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Home > Catholic Encyclopedia > P > Pulati

Pulati

(The Diocese of Pulati: Pulatensis or Polatinensis).

The ancient Pulati in Albania no longer exists; its name is borne by a district of European Turkey. The first Bishop of Pulati (877) was a suffragan of Dioclea, after the overthrow of which the bishops of Pulati were suffragans of Salonica (Thessalonica). During the tenth century and even later Pulati is not mentioned. From 1340 to 1520 there were two Dioceses of Pulati, Polata major and Polata minor; the bishops of the latter were known as Episcopi Sosbrienses from the Franciscan hospice in the village of Sosi. Owing to the Turks and the decay of its population, after the death of Vincenzo Giovanelli appointed in 1656, the bishops no longer resided at Pulati. After 1667, its bishops were vicars Apostolic for Pulati. The Franciscan, Peter Karagic, was nominated Bishop of Pulati in 1697 and Apostolic administrator of the Archdiocese of Scopia in Albania. Since 1867 Pulati is suffragan of Scutari. The present (forty-first) Bishop of Pulati is Nicholaus Marconi, O.F.M., b. at Trent, Tyrol, 18 May, 1842, elected bishop 23 December, 1890. He resides at Giovagni. His coadjutor, with right of succession, is Bernardinus Sclaku, O.F.M., b. at Scutari, 23 June, 1873; nominated bishop in January, 1910. The Diocese of Pulati comprises 13 parishes, all, except one, held by Franciscans. There are 14,644 Catholics; 9 secular priests; 14 churches or chapels.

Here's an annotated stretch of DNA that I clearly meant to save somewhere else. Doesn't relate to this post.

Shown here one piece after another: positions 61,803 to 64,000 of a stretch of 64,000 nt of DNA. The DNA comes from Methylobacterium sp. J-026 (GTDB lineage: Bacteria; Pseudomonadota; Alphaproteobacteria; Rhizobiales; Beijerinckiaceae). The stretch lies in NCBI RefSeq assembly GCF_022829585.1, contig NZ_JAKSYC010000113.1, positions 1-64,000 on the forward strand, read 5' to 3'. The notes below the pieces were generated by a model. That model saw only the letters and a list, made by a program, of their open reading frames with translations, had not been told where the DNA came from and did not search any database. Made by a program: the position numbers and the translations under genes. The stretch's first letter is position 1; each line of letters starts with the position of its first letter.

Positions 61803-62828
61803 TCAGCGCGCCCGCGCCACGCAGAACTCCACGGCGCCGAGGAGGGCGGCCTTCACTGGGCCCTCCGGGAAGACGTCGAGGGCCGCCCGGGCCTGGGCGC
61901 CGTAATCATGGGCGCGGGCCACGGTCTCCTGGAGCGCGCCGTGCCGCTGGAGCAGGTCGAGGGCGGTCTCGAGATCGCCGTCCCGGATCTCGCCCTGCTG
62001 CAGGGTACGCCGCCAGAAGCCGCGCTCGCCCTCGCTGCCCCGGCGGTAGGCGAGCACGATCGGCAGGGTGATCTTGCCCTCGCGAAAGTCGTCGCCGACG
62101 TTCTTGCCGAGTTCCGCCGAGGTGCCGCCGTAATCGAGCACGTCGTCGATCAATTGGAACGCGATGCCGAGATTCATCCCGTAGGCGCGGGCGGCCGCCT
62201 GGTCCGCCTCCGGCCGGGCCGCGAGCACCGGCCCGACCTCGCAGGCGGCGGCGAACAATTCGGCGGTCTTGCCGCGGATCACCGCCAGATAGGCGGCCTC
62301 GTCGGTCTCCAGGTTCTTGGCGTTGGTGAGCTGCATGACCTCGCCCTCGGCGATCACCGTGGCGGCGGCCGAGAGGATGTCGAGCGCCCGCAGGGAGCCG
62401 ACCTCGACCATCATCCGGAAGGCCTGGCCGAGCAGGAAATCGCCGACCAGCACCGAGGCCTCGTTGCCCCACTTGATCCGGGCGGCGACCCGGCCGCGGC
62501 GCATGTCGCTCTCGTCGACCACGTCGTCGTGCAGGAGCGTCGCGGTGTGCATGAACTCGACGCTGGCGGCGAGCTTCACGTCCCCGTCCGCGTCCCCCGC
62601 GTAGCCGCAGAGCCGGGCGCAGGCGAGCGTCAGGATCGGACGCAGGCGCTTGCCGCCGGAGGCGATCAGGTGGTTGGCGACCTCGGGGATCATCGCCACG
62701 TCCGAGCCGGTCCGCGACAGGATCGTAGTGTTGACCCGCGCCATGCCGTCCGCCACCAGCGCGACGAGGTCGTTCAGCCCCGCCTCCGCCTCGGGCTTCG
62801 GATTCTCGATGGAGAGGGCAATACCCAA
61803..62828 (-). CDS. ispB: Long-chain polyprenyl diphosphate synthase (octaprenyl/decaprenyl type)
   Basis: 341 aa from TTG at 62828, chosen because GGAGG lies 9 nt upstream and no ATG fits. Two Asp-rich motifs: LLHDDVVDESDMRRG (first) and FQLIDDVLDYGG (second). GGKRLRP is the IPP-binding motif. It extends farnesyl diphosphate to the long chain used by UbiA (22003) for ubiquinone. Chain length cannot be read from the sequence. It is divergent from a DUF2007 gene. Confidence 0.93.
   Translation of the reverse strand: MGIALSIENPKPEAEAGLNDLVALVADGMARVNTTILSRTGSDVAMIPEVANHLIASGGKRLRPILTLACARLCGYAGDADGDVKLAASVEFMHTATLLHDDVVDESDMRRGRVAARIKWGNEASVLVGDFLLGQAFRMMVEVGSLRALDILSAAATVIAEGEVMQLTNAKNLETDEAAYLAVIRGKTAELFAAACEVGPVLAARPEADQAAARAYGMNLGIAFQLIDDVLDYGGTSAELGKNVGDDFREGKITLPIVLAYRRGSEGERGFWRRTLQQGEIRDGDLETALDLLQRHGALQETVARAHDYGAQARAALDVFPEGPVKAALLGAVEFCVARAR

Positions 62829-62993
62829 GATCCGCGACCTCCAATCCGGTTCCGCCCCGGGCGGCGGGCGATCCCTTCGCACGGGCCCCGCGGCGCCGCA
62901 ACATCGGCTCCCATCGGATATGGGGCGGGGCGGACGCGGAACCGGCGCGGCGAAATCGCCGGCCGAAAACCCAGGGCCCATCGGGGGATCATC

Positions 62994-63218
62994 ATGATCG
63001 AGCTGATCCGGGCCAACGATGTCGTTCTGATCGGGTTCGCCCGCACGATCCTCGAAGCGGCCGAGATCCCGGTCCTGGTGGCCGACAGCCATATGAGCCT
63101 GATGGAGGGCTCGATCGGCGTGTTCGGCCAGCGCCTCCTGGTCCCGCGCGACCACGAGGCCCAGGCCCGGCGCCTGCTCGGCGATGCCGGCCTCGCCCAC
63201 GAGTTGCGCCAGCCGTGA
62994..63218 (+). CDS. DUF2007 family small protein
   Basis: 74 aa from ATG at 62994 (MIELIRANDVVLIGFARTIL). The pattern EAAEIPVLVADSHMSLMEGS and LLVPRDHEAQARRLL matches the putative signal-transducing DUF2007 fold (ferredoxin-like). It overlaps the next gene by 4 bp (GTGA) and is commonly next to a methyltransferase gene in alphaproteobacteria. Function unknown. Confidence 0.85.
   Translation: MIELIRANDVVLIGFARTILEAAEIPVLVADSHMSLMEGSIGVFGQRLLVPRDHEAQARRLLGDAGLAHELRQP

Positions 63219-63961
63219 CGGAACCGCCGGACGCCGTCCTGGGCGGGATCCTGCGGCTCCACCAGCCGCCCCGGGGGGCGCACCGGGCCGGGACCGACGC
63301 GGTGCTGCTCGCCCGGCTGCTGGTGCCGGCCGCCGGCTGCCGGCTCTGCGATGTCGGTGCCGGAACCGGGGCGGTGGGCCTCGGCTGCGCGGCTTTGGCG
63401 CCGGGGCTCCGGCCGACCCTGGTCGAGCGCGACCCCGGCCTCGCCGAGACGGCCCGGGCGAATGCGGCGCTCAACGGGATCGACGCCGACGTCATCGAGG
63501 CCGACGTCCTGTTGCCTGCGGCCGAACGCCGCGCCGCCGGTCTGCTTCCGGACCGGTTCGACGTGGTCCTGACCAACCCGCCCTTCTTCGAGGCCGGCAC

About this page

APA citation. Gancevic, A. (1911). Pulati. In The Catholic Encyclopedia. New York: Robert Appleton Company. http://www.newadvent.org/cathen/12561b.htm

MLA citation. Gancevic, Anthony. "Pulati." The Catholic Encyclopedia. Vol. 12. New York: Robert Appleton Company, 1911. <http://www.newadvent.org/cathen/12561b.htm>.

Transcription. This article was transcribed for New Advent by Susan Clarke.

Ecclesiastical approbation. Nihil Obstat. June 1, 1911. Remy Lafort, S.T.D., Censor. Imprimatur. +John Cardinal Farley, Archbishop of New York.

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